Another criticism prominently featured in the piece is centered around NFTs. Specifically, NFTs which are intended to represent some image content (like the infamous Apes).
Instead of storing the data on-chain, NFTs instead contain a URL that points to the data. What surprised me about the standards was that there’s no hash commitment for the data located at the URL. Looking at many of the NFTs on popular marketplaces being sold for tens, hundreds, or millions of dollars, that URL often just points to some VPS running Apache somewhere. Anyone with access to that machine, anyone who buys that domain name in the future, or anyone who compromises that machine can change the image, title, description, etc for the NFT to whatever they’d like at any time (regardless of whether or not they “own” the token). There’s nothing in the NFT spec that tells you what the image “should” be, or even allows you to confirm whether something is the “correct” image.
So as an experiment, I made an NFT that changes based on who is looking at it, since the web server that serves the image can choose to serve different images based on the IP or User Agent of the requester. For example, it looked one way on OpenSea, another way on Rarible, but when you buy it and view it from your crypto wallet, it will always display as a large 💩 emoji. What you bid on isn’t what you get. There’s nothing unusual about this NFT, it’s how the NFT specifications are built. Many of the highest priced NFTs could turn into 💩 emoji at any time; I just made it explicit.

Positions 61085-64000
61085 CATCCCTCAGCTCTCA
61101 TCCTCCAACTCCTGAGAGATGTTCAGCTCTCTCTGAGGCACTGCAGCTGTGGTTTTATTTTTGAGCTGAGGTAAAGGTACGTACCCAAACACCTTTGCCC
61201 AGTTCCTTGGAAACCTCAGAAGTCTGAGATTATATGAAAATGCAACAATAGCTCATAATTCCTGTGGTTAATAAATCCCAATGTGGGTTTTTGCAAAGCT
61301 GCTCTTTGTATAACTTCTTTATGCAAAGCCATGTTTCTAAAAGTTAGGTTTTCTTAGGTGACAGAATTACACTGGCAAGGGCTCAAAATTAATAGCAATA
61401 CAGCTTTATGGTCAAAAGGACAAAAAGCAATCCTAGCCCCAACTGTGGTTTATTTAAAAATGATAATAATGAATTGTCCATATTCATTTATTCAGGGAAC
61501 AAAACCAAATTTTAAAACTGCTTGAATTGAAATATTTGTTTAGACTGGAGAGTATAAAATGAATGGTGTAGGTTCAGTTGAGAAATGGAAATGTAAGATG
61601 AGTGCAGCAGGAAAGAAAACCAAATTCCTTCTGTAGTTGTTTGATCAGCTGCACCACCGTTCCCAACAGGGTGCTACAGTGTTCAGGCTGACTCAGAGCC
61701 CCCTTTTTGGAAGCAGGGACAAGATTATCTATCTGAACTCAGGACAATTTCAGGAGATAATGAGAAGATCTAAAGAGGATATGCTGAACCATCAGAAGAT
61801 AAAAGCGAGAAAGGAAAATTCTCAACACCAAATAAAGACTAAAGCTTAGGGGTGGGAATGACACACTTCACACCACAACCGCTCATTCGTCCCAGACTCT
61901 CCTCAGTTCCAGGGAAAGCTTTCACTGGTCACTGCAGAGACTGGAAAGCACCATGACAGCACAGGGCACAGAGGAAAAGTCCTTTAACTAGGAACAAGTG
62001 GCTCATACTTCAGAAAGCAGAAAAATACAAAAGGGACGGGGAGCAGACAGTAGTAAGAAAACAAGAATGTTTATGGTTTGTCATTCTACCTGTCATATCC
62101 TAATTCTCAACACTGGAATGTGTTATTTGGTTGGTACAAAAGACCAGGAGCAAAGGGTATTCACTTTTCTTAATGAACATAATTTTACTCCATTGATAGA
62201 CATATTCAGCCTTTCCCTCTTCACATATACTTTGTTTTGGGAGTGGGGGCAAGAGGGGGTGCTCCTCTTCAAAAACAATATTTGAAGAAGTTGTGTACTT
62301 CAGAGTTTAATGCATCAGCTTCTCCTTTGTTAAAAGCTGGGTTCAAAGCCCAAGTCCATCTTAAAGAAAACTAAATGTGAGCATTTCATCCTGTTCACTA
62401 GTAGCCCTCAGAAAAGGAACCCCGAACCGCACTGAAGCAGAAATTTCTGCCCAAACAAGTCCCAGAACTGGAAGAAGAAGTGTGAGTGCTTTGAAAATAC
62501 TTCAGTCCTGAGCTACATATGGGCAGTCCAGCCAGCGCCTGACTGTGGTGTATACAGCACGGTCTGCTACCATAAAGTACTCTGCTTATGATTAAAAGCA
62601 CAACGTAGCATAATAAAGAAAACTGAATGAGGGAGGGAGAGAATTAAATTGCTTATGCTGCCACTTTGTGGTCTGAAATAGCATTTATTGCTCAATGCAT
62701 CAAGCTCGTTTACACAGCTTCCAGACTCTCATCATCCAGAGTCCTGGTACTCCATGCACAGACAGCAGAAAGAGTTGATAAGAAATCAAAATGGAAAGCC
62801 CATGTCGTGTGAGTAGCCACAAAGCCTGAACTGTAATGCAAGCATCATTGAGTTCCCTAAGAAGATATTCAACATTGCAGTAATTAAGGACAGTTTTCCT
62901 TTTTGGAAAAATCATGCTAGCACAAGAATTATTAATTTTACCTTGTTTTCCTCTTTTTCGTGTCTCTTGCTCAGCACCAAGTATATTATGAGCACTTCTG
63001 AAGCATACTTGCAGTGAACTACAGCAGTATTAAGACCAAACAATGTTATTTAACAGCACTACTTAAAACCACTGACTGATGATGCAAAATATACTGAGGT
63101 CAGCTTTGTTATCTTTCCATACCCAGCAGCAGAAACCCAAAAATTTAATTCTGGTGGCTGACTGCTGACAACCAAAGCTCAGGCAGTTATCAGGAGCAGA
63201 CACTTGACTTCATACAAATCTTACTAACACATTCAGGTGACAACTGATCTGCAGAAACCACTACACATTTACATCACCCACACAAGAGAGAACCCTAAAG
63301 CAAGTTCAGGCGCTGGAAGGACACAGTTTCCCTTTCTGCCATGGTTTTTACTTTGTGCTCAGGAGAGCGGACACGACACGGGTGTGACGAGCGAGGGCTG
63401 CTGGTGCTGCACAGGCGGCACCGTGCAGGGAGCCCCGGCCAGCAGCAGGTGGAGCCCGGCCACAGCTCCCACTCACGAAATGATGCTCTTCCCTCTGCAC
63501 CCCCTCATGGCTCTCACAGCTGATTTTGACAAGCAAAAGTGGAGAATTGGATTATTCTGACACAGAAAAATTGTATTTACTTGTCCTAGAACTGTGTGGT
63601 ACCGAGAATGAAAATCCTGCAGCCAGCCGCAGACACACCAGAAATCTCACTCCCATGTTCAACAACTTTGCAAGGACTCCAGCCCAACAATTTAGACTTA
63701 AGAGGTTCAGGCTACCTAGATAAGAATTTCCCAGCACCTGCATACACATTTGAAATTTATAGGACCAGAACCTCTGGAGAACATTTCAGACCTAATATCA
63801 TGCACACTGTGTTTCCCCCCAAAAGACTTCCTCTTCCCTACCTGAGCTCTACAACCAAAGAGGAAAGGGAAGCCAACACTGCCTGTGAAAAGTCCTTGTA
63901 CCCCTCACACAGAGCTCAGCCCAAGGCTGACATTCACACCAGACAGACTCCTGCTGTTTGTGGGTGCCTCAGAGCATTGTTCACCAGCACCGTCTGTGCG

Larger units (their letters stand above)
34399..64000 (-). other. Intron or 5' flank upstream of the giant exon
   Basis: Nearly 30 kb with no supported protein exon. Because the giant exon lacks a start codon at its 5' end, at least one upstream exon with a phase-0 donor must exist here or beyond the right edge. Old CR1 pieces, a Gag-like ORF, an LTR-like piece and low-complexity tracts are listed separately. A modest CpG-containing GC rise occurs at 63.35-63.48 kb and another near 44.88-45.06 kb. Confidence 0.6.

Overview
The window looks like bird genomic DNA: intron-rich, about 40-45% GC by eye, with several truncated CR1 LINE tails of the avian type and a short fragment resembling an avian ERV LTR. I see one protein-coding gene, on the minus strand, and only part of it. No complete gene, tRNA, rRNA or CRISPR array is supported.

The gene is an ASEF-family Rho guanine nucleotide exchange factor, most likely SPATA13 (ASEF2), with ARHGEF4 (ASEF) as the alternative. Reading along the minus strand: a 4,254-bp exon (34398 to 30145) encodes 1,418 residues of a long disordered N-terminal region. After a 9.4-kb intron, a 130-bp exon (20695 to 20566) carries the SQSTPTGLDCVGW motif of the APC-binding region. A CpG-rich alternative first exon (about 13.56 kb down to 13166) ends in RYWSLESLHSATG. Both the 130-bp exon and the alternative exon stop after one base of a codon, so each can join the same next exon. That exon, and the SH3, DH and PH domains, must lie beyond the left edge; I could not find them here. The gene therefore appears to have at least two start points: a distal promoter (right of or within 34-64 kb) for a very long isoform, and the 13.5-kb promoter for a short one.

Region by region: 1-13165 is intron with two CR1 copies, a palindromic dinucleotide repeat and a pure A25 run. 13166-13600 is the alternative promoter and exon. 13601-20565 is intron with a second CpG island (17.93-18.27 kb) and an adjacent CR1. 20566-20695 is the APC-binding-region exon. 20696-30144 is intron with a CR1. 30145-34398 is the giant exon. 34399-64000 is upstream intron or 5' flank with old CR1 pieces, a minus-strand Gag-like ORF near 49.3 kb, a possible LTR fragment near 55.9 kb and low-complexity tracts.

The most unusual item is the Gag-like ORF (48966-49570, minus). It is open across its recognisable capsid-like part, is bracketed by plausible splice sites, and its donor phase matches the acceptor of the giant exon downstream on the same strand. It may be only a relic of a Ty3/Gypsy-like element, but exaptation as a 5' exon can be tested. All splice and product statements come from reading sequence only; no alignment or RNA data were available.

This is another important criticism. While it is true that this metadata field could contain a content-addressed data blob (like a Skynet link or an IPFS link), the fact is that in many cases it doesn’t. And this is bad. It represents not only a failure to build good tools that default to sane defaults (like content-addressed data), it also represents a failure of wallet technologies and infrastructure to communicate to users the contents of the on-chain metadata that they are controlling.
When Moxie revealed SSLStrip in 2009, it highlighted a number of key infrastructural oversights in the way that TLS was deployed. These were not protocol vulnerabilities per-se, rather it was a way that TLS was broken in practice by exploiting the user’s expectations. When downgrading a https link to http, the typical user has absolutely no reason to think anything went wrong. Yes, it wasn’t a break in ECDH or RSA, but it was a practical complete break in TLS regardless. HTTP Strict Transport Security was developed afterwards, and successfully addressed this situation.
I view the issues pointed out in the article similarly. While it’s true that you can run your own node, you can inspect and mutate your data if your infrastructure provider censors you, and you can mint NFTs securely, the commonly deployed software simply does not provide sufficient default-protection for the user in the average case.
So, where does that leave us? Should we force users into the “mountain man fantasy”? As Moxie mentions, the blockchain is too large to fit on your mobile device. Should we build more infrastructure providers? What is our HTTP Strict Transport Security?